Saturday, March 27, 2004

Germany, a permanent member of the UN Security Council?

Hell no. But Schröder is making a push, and he claims to have the French government's support. Russia and Japan are also allegedly in favor. No word on the English or Americans. Yet although Schroeder confidently asserts that "our friends in America will also agree to support this wish," the U.S. State Department spokesman, when asked about Germany's ambitions, responded "I have to check and see if that's something we did support. I really don't know for sure."

I see at least three problems with Germany's idea. First, if Germany and France are so intent upon creating a unified European foreign policy (the Germans and French have plans to open shared embassies in smaller countries abroad in order to symbolize the two countries' close relations), then France and the UK (depending on the latter's level of EU integration) should abdicate their permanent seats in favor of one European Union seat. One foreign policy=One seat.

Secondly, what is the justification for having three European countries as permanent members of the Security Council? Admittedly, the Security Council is far from being a representative institution. However, it will become no more representative by admitting Germany. If the UN had the option of adding just one more permanent seat, my vote would be for India. Its economic power (such as GDP and growth rate) outstrips Germany, it has nuclear weapons (making it, for better or for worse, a global security player), and its ethnic and religious diversity (viz. the world's third largest Muslim community) would add an alternative viewpoint to the Security Council.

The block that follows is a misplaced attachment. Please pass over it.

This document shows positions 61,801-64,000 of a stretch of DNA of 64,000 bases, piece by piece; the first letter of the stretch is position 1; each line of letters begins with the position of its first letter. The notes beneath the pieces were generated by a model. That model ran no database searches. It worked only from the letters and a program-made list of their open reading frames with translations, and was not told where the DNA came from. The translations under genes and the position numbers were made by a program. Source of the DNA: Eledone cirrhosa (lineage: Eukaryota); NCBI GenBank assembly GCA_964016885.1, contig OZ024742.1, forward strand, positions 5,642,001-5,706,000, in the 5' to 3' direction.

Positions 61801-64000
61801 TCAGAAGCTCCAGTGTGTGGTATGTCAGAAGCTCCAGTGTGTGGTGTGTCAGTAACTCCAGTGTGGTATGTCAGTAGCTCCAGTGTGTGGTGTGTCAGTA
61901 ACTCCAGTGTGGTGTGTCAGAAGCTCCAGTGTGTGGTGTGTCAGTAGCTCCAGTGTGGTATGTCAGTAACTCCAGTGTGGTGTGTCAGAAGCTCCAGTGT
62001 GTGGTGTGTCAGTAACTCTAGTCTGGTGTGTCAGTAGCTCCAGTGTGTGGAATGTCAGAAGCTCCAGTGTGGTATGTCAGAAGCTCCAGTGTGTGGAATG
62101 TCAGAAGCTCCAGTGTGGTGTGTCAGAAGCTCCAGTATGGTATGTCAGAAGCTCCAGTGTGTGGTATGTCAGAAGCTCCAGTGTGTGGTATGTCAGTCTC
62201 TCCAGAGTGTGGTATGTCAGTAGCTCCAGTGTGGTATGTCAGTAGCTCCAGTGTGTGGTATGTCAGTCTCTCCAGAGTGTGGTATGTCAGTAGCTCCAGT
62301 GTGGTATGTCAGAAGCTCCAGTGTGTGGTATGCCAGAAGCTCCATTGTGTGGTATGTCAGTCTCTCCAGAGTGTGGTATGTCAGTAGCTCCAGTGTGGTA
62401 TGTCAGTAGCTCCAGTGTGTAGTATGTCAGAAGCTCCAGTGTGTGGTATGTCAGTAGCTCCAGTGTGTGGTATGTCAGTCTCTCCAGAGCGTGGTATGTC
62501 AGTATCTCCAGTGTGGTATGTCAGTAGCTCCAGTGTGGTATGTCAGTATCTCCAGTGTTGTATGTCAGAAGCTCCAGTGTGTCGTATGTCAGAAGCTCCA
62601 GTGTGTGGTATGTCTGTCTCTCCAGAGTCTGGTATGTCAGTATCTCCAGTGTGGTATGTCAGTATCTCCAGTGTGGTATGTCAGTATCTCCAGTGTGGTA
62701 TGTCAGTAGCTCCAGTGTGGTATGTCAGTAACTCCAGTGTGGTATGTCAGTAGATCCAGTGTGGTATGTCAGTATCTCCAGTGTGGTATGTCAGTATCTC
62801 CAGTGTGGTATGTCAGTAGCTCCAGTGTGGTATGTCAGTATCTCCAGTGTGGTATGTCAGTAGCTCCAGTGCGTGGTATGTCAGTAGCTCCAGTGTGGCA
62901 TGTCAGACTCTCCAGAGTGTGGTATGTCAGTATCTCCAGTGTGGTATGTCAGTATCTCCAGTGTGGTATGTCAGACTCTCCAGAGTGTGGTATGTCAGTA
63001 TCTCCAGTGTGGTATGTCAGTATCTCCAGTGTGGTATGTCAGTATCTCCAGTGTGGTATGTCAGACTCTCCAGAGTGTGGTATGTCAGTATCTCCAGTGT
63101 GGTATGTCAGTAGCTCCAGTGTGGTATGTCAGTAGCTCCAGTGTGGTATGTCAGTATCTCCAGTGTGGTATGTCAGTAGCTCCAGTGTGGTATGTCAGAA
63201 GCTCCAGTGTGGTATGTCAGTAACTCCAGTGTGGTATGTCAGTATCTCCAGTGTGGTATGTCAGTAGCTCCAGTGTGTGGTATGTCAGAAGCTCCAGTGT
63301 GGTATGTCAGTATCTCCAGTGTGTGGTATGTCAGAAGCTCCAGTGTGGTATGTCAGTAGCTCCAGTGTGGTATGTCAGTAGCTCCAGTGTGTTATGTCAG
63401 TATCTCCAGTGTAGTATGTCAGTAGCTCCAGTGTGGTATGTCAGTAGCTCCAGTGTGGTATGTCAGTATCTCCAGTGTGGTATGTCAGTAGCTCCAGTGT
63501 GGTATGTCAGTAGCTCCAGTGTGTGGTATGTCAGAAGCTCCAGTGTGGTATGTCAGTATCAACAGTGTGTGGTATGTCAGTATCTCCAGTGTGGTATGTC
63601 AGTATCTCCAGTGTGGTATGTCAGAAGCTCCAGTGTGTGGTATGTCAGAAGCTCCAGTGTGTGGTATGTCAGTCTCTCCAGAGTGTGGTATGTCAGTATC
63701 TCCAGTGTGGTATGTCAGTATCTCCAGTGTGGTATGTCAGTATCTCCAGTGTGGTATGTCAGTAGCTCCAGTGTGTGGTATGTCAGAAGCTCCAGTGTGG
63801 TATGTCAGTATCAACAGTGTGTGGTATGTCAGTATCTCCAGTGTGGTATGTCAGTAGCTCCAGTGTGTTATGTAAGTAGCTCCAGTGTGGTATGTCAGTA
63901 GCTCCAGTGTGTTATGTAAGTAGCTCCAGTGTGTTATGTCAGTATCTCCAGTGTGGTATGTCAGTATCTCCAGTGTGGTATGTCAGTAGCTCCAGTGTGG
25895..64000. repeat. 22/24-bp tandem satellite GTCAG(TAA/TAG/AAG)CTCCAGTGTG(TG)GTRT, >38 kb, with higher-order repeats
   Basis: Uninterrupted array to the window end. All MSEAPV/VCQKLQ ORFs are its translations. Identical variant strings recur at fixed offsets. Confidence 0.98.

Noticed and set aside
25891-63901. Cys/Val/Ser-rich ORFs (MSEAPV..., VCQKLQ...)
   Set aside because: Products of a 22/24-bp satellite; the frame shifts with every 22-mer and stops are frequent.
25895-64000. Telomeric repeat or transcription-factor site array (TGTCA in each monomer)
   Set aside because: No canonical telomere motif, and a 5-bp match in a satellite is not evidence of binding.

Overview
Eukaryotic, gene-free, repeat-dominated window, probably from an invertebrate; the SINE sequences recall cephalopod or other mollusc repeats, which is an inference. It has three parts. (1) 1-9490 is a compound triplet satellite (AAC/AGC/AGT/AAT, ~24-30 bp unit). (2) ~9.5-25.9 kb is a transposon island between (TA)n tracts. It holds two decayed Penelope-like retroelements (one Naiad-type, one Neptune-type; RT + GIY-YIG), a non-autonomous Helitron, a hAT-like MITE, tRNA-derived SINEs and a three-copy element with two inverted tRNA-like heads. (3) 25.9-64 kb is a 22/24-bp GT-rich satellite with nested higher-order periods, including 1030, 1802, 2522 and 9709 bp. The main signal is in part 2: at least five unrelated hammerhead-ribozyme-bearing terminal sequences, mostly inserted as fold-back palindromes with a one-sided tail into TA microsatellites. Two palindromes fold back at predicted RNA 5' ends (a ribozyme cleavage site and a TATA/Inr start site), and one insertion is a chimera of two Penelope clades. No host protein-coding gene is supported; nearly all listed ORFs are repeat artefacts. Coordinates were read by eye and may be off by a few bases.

Finally, although the Security Council should be expanded to reflect modern day realities, it should not be expanded in piecemeal fashion or through desperate PR campaigns of increasingly unpopular leaders.

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